Pioneering Print: Wilen Grows 4-color Variable Data Printing Capabilities with Kodak

About 18 years ago, we broke ground on our first direct mail manufacturing facility in Deerfield Beach, Florida. You might think that entering the printing business (or any labor-intensive manufacturing business for that matter) in the late 1990's was a gamble at best. It certainly wasn't without risk. However, after working with many printers to produce marketing communications for the prior 26 years, and dealing with the challenges and limitations of the old, traditional printing equipment in place at many manufacturer's facilities, we knew there had to be a better way.

So, we set out to build a facility equipped only with the latest, most innovative technology we could find—the kind of technology that would produce what worked in the modern arena of direct marketing. I don't think that anyone in the print manufacturing industry during this time would disagree that a change was imminent. The industry saw many shifts and consolidation during this period. But with a lean, focused plan and operating model we pressed ahead.

Wilen soon grew from a start-up print manufacturing plant to the largest mailer by volume in South Florida, and Variable Data Printing has been a huge part of that success.

From the onset, we recognized that VDP, then commonly referred to as VDI (Variable Data Imaging) provided direct mail marketers the opportunity to communicate with consumers in a more personal way. At that time, inkjet technology was only used for the addressing portion of direct mail manufacturing, or "Lettershop." Once a piece of mail was printed on a press, it was carried over to a separate machine that would imprint your address, similar to a desktop postage meter, on a larger scale. For all the effort that went into creating a piece of direct mail up to that point—this was the only part of the package that actually spoke to the recipient personally. We wondered, "Why should we limit this to an address panel?"

Around this time we began what would become a long-standing partnership with Kodak. Many people recognize Kodak as a brand of cameras, or photography related products—but Kodak's commercial print products and services focus specifically on imaging technology, in clear alignment with Wilen Direct's aspirations. Before long, we adapted some of the same equipment previously used to print address blocks to image unique offers and information on direct mail pieces during the printing process—driven directly by data. What sounds so simple now was unheard of at the time, and this innovation set the stage for what was to come over the next few years.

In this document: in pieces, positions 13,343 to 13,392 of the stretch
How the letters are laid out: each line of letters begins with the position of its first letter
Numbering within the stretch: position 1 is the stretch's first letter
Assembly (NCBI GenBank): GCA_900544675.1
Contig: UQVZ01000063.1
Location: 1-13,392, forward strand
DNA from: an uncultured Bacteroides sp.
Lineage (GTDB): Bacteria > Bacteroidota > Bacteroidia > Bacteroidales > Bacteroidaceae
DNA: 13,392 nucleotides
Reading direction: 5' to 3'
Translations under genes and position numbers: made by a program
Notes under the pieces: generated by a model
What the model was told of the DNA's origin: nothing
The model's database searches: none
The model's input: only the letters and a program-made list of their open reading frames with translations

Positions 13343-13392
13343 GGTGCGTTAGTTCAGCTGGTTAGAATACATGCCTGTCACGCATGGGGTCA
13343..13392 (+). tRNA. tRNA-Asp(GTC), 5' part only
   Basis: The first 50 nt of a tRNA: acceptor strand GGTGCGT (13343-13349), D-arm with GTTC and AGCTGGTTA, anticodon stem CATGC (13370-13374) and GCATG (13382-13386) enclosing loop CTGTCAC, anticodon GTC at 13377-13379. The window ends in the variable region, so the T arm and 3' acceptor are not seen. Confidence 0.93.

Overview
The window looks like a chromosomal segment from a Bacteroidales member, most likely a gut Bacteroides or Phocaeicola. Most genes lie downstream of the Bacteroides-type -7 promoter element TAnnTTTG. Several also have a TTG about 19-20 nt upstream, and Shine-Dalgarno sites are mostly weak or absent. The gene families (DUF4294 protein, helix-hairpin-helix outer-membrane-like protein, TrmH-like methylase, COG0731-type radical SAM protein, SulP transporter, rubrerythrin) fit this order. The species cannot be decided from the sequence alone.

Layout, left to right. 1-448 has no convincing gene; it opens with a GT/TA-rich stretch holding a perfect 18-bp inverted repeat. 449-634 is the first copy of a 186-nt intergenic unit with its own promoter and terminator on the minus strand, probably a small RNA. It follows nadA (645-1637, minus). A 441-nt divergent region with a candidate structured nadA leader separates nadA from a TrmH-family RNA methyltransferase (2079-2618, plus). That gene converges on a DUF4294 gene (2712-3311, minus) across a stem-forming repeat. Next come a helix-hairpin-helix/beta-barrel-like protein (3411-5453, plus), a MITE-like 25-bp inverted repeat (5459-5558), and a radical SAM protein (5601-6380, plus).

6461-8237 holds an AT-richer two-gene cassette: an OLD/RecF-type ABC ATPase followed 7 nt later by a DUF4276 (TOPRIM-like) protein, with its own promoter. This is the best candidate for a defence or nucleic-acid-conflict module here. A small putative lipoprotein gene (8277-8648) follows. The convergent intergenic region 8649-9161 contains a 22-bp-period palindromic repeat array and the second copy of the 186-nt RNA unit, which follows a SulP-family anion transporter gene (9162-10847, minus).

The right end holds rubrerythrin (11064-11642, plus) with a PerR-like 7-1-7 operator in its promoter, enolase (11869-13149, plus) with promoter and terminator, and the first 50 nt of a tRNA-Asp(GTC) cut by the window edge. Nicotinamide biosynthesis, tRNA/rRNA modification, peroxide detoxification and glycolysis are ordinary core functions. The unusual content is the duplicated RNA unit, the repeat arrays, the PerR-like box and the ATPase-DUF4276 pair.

The terms "printing technology" and "innovation" are not often paired in the same sentence, but the fact is that "More has happened in four-color variable data printing in the last two years than the previous 30 years" The first iteration of on-press, inline variable data imaging imprinted black images at only 240dpi. This soon made way to monochrome, duplex imaging at 600dpi, which was then adapted to lay down 4-color content. Before long, Kodak engineered high-speed web presses around their high-definition inkjet heads, combining the speed and quality of traditional offset web presses with the unlimited flexibility of variable data printing. Wilen Direct became the first manufacturer to adopt this new technology, serving as the North American beta site for the Prosper 5000xli.

Last week, we announced our agreement with Kodak to purchase the next generation of variable data printing technology—the Prosper 6000C. This new press builds upon the capabilities of the 5000xli with faster operating speeds, higher quality and a wider variety of compatible substrates. While we continuously evaluate the platforms offered by other manufacturers, and employ a variety of other equipment in our facilities, we feel confident that Kodak once again will enable us to provide the quality and speed to market our partners have come to expect from us.

We've come a long way from imprinting address blocks, and look forward to pushing the boundaries of this new technology over the next few years until the next iteration is developed.

Published on April 8, 2015